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Dr Sian Henson (UCL Division of Infection & Immunity) discusses the role of senescent cells in the ageing process. Read: The Guardian, More: South China Morning Post

Gates Foundation's $1.4bn in fossil fuel investments

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Professor Hugh Montgomery (UCL Clinical Physiology) explains why he is supporting the Guardian divestment campaign. Read: Guardian

Line of attack

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Professor John Masters (UCL Research Department of Urology) comments on the contamination of laboratory cell cultures. Read: Science (£)

The best medical images of the year

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Professor Michael Hausser (UCL Wolfson Institute for Biomedical Research) explains how his team captured an image of a single Purkinje cell in the cerebellum, which has been named as a finalist in the Wellcome Images Awards 2015. Read: Independent, More: The Conversation

Charlie Brooker's Weekly Wipe

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Professor John Martin (UCL Metabolism & Experimental Therapeutics) takes a satirical look at what medicine is. Watch: BBC Two ‘Charlie Brooker's Weekly Wipe’ (from 25 mins 25 secs)

Gene therapy

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Professor Samuel Janes (UCL Internal Medicine) discusses a UCL trial into gene therapy and metastatic lung cancer. Listen: BBC Radio 4 ‘Today’ (from 2 hours 45 mins)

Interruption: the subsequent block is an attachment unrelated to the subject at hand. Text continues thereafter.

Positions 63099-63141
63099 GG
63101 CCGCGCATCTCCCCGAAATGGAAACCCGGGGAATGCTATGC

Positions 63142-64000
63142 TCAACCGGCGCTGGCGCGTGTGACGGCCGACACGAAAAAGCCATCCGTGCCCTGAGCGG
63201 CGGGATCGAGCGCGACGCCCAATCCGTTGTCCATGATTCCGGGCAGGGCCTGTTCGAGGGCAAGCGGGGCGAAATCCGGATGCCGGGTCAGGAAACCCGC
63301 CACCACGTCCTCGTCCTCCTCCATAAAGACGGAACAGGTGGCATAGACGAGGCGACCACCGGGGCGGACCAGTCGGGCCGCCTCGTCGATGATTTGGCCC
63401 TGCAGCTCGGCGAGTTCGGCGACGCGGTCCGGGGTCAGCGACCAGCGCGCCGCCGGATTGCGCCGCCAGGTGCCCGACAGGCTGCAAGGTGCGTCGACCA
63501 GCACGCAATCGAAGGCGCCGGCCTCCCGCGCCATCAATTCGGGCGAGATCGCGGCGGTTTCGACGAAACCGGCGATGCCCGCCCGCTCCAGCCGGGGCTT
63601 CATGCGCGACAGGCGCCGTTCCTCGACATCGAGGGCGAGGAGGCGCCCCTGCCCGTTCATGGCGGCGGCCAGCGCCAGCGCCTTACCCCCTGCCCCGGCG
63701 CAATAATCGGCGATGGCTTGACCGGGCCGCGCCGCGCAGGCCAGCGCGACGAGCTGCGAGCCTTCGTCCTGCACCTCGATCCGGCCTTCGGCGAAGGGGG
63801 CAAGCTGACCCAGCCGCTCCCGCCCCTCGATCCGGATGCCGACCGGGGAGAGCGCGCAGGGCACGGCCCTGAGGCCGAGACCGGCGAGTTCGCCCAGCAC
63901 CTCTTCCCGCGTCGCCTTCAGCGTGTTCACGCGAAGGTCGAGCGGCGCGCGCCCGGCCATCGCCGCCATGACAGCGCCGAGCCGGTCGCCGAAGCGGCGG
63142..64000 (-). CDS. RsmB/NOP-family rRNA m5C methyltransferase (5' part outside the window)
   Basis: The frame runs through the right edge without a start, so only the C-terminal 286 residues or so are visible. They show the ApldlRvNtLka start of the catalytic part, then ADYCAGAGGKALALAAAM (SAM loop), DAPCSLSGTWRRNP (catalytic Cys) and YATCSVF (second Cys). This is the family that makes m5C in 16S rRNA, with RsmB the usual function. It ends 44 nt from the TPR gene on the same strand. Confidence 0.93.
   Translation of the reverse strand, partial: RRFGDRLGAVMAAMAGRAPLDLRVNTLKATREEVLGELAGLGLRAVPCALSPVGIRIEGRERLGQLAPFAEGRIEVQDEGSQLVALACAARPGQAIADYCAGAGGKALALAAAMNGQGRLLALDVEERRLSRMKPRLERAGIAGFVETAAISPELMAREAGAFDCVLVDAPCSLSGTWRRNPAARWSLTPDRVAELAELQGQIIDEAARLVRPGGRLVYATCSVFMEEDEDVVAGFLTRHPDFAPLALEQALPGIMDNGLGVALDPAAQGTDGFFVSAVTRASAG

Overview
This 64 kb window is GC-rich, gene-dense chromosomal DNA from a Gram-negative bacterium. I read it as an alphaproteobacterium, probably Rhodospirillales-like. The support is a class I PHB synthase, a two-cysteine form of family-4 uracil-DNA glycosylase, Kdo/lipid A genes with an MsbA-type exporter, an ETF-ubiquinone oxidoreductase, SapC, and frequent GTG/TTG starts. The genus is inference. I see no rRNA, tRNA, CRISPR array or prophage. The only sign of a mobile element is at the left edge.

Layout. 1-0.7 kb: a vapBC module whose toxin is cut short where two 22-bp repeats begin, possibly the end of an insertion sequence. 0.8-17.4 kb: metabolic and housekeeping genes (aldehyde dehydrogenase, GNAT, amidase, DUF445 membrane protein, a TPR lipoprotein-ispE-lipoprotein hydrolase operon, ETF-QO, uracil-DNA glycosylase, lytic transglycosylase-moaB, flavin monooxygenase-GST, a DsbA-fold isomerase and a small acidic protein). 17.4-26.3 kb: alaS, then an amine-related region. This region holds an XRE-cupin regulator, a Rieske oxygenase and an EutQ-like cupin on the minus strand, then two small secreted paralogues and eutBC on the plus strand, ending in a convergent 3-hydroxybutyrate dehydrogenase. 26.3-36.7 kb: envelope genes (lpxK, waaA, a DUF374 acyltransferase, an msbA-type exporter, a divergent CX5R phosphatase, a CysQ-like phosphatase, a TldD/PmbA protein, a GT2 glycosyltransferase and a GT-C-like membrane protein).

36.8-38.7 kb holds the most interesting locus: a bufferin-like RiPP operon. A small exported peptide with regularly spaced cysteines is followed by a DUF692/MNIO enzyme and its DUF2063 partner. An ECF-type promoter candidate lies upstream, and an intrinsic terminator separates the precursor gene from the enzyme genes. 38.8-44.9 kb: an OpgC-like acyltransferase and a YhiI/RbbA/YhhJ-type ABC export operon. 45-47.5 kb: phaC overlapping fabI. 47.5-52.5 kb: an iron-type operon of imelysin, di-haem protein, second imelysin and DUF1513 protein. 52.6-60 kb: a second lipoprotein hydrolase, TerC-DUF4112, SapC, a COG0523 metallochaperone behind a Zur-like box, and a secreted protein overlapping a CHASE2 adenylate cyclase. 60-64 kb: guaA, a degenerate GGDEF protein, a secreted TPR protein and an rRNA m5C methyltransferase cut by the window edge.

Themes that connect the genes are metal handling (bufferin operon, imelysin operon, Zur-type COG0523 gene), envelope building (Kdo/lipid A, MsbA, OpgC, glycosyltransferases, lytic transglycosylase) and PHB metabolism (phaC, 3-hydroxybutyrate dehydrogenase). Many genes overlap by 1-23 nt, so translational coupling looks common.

You can’t catch a cold from kissing but don’t hold hands

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Professor Paul Griffiths (UCL Infection and Immunity) explains that measles is very contagious and can be caught whilst queuing for theme park rides, highlighting the importance of vaccinating children. Read: Daily Mail

New warning over booze in pregnancy

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Professor Sir Albert Aynsley-Green (UCL Institute of Child Health) says exposure to alcohol before birth is the single most important preventable cause of incurable brain damage. Read: Daily Mail

Thousands sacrifice their privacy to help DNA study

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A record 10,000 Britons have signed up to take part in the Personal Genome Project directed by Professor Stephan Beck (UCL Cancer Institute) which will analyse DNA data to help research into cancer and hereditary disorders. Read: Times (£)

To vape or not to vape? More and more just say no…

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Data from the Smoking Toolkit Study run by Professor Robert West (UCL Public Health) suggests that usage of e-cigarettes among UK smokers is levelling off. Read: Observer